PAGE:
What Is a Cloud on Title?
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Clouds on Title Explained
According to the Nolo’s Plain-English Law Dictionary, a cloud on title is any claim or dispute about the ownership of or encumbrance on a property. This encumbrance can take a variety of forms: tax liens, improperly recorded documents, deed errors, ownership disputes, boundary disputes, probate issues, and many others.
More importantly, a cloud on title means that another party could potentially claim ownership of the property. For this reason, title companies won’t issue title insurance until the title defect, or cloud on title is resolved.
What Causes a Cloud on Title?
There are many unresolved issues that can cause a cloud on title. For example:
Liens: Most property owners are aware of mortgage liens against their properties, but liens can take a number of different forms. If the owner used a contractor to do renovations or repairs on the property, there could be a contractor lien that needs to be removed. Tax liens and other debt liens are common with distressed properties. In some cases, there may be HOA liens, restrictions, and covenants that affect the title.
Foreclosure Errors: If the foreclosure process isn’t followed according to the law, it could cause a cloud on title. This can be an issue even if a buyer isn’t purchasing a recently foreclosed home; errors in a change of ownership through foreclosure many years in the past can affect the chain of title.
Deed Errors: Errors and omissions on the deed can cause a cloud on title. A misspelled name, inaccurate legal description, or lack of a notary seal are common deed errors that can affect the transfer of title.
Illegal Deed: If a prior deed was made by an illegal immigrant or a minor, it invalidates the chain of title. Similarly, depending on the state’s dowry laws and the original vesting of a deed, if a married person tries to convey a deed without his or her spouse, it can affect the enforceability of the deed, causing a cloud on title. A missing or destroyed deed could also cause a title defect.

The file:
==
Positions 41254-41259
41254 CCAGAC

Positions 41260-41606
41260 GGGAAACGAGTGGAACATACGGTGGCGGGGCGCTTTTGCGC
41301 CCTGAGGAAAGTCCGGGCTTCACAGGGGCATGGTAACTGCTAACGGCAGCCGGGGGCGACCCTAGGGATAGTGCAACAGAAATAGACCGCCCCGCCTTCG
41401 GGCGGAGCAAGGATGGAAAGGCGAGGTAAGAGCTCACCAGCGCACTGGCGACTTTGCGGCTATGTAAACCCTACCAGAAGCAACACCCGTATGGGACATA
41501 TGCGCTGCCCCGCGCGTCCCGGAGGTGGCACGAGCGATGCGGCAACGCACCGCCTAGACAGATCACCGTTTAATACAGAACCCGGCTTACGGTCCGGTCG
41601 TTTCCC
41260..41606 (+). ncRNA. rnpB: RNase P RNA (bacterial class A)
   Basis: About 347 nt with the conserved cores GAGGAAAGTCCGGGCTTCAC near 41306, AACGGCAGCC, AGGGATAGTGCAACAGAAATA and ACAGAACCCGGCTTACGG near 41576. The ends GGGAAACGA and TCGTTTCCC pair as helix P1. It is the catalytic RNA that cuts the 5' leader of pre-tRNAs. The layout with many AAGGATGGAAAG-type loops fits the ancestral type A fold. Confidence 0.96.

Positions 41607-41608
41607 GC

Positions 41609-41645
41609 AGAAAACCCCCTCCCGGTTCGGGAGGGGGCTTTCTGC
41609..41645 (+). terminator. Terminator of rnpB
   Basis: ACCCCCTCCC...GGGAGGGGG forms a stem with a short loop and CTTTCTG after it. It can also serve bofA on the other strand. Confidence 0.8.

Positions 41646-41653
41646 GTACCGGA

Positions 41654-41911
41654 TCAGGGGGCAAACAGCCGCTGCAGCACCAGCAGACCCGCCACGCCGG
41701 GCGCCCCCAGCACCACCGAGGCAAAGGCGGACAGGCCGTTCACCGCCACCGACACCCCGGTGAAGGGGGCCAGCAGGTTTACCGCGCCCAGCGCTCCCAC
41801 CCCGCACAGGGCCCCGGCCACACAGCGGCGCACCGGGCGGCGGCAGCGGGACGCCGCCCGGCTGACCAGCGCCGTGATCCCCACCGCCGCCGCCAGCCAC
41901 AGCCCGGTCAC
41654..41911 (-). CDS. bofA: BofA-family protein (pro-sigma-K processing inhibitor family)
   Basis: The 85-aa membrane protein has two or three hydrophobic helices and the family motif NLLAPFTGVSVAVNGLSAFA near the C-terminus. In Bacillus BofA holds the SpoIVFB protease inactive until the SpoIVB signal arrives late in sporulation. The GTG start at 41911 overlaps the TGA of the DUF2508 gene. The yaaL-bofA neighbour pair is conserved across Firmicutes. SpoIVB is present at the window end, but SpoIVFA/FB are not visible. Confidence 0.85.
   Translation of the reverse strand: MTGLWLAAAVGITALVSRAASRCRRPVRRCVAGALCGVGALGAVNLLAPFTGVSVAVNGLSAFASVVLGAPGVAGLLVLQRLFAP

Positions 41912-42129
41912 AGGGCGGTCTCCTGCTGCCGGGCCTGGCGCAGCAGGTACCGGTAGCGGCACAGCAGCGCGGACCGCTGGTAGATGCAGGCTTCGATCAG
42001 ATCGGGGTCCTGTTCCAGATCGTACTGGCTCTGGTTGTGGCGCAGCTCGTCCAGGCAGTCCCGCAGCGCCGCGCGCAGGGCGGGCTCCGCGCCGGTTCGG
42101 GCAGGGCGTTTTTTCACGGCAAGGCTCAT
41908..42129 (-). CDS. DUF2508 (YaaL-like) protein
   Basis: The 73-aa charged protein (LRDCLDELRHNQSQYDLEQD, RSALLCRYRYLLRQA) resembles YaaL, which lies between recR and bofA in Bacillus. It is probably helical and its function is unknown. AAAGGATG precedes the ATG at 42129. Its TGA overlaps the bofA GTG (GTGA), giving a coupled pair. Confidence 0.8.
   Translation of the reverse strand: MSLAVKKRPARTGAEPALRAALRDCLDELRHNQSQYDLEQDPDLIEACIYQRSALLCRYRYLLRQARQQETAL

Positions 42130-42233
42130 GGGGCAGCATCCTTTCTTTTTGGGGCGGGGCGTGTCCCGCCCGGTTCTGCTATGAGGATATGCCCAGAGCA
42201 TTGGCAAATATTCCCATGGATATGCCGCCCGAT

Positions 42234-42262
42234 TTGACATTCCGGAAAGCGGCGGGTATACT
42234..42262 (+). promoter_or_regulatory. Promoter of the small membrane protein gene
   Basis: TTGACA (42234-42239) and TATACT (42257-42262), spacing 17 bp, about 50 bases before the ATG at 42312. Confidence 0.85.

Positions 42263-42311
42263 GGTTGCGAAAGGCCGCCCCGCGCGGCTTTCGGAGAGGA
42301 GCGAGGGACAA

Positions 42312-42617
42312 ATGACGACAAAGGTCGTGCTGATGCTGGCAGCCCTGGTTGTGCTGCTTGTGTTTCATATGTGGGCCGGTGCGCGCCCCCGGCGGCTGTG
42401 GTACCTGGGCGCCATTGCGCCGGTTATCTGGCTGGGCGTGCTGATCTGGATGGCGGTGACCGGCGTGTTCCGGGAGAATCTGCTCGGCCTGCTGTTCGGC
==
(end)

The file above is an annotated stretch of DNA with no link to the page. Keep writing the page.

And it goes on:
Forgeries: If any forged documents are part of the property’s public records, legal ownership may be jeopardized.
Heirs, Wills, and Probate Issues: Estate and inheritance matters can complicate the clean transfer of title. For example, if a property owner dies intestate and no heirs are located, the state disposes of the property. Later, a legal heir may turn up with a legal claim to the property.
Survey and Boundary Issues: If a surveyor’s line of record title doesn’t match the legal line of record title, it could result in a cloud on the title.
How to Find Clouds On Title
Clouds on title are identified by obtaining an abstract of title (i.e. – getting copies of all the recorded documents on a property) and performing a title search (reviewing all the documents to verify accuracy and identify issues).
This process is typically performed by a title company or attorney, but it can technically be done by anyone who understands how to obtain a property’s title history documentation and analyze the documents to spot problems.
There are professional abstractors who can be hired to do this work and data services that can be used to look up the information as well.